New York’s highest court, the New York State Court of Appeals, made a long overdue and unquestionably important decision last month—that a de facto parent who is not a biological or adoptive parent has standing to petition for custody and visitation. This comes up in the context of same-sex relationships where one parent is related to the child biologically, where the parents have raised the children together but are not married. The issue is whether, if they break up, the non-biological parent may ask to the courts to consider whether continued contact is in the best interests of the child. In other words, this begs the question of whether the parent/child relationship can be considered more by relationship than by biology or a court decree.
This is a big deal. It is a meaningful step towards understanding that parenting is a relationship, not just a biological act. It’s an overdue recognition of the way our society has evolved over the last several decades. In New York, same sex couples received the legal permission to adopt in 1995, and the right to marry in 2011. Until now, people could spend years caring for children without any legal standing in New York.
This ruling reverses the archaic 1991 precedent of Alison D. v. Virginia M., which held that non-biological, non-adoptive parents were considered to be “legal strangers” to the children they raised. Thus, they did not even have a foot in the door to seek continued contact with their children. This harmed children by denying them the love and affection and nurturance of the adults who raised them.
At long last, the Court of Appeals has overturned this “needlessly narrow” ruling.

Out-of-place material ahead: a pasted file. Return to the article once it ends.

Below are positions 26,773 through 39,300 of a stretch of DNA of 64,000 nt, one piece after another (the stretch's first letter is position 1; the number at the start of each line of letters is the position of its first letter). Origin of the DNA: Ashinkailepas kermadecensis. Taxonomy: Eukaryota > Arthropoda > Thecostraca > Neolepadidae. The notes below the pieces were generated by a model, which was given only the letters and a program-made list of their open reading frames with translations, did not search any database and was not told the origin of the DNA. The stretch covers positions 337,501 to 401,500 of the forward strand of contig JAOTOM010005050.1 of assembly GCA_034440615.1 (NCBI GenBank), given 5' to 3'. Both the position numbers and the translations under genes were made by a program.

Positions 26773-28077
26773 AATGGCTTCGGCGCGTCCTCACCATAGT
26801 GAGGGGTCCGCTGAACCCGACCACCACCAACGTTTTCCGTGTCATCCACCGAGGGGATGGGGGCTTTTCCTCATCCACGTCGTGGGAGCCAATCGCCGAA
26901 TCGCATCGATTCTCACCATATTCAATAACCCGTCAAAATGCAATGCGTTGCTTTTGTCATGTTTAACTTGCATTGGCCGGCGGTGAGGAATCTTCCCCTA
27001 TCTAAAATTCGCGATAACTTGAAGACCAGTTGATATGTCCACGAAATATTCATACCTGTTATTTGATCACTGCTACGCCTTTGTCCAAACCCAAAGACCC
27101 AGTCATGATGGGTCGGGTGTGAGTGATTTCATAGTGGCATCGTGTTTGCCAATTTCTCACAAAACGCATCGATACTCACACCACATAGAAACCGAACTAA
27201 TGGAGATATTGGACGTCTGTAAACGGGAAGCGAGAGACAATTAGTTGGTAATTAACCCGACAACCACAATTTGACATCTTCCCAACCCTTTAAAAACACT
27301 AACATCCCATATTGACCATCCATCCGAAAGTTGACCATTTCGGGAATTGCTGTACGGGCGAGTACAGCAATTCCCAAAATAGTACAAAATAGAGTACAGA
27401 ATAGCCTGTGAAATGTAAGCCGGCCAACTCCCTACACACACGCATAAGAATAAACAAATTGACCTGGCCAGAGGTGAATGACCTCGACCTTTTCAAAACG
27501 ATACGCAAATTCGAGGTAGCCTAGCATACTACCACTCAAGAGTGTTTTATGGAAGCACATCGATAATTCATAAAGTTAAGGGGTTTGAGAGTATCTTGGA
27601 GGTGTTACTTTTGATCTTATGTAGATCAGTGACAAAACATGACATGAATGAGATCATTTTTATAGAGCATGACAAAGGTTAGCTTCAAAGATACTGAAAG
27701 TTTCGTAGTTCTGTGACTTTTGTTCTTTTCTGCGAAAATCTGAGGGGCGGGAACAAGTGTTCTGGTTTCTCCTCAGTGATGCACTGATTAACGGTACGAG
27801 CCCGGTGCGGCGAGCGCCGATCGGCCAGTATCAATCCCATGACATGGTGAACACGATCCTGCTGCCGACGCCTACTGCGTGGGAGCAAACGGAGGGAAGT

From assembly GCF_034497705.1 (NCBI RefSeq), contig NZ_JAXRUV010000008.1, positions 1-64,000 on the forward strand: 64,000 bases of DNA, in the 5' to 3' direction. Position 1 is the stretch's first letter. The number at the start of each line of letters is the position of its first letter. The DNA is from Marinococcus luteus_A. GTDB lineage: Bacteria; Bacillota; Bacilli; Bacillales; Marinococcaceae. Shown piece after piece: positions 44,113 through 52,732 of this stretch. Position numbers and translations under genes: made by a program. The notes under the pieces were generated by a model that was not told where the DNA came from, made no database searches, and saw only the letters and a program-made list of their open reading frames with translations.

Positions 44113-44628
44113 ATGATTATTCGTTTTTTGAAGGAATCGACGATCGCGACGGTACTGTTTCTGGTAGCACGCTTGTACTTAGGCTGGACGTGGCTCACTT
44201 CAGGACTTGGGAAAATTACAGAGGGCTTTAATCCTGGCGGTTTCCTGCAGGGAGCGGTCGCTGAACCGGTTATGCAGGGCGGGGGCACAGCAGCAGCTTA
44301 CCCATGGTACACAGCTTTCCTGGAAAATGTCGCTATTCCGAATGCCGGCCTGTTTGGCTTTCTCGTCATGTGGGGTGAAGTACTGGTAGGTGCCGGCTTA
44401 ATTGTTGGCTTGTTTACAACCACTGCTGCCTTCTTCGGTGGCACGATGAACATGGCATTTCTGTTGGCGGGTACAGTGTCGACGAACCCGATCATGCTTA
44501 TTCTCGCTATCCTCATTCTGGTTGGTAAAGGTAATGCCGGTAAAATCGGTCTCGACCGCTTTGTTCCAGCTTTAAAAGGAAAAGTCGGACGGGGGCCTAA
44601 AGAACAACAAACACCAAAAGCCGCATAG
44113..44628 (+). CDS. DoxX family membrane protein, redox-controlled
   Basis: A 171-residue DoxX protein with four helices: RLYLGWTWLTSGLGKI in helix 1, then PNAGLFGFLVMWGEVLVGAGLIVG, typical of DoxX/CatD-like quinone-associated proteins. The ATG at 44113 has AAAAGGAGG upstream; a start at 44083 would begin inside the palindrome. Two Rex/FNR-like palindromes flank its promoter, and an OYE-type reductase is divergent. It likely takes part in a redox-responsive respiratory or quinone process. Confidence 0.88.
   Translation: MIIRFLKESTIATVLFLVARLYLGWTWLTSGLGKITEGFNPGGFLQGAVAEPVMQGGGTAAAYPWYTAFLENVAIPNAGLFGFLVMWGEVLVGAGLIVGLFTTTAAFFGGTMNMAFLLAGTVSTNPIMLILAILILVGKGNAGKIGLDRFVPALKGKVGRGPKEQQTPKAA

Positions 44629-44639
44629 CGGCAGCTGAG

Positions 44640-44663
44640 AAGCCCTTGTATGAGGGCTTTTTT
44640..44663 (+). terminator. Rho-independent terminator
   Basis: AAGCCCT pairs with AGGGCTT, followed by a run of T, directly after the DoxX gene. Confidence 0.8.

This current case began when Brooke S.B., sought visiting rights and child support for the child she and her former partner, Elizabeth A. C.C., had planned for and raised together. Although Elizabeth bore their son, the couple shared parenting responsibility. Their child took Brooke’s last name and called her “Mama B.” Brooke fed him, clothed him, and loved him. In all of the prescient ways, she was and is his mom.
Brooke and Elizabeth were engaged to marry, but broke up in 2010, before New York’s marriage equality law passed in 2011. In the midst of their difficult separation, Elizabeth denied Brooke contact with their son. Brooke tried to take Elizabeth to court, but because of the 1991 precedent, she had no legal standing as their child’s parent. Her case was dismissed before a decision could be made on the merits.
In overturning the decision 6-0, the Court argued that the primary principle of New York family law is to protect a child’s best interest. The earlier antiquated notion of what characterizes a family had hurt children and “inflicted disproportionate hardship on the growing number of nontraditional families.”
The new rule means a parent in an unmarried couple can seek parental rights if they can establish that both partners agreed to conceive and raise a child together, like Brooke and Elizabeth did.
(Although this is a narrow ruling, the court left open the possibility that they could seek the same rights even if one parent raised the child but did not participate in the decision to have the baby. This could be important to step parents in the future, as well.)
It gives children a chance to continue the loving bond with both of the people who loved them and raised them even after the adults have separated. It brings New York up to date with several other states, and it puts the children’s interest first. It is a significant step forward for non-traditional families in the continuous struggle for equal rights. Love makes a family!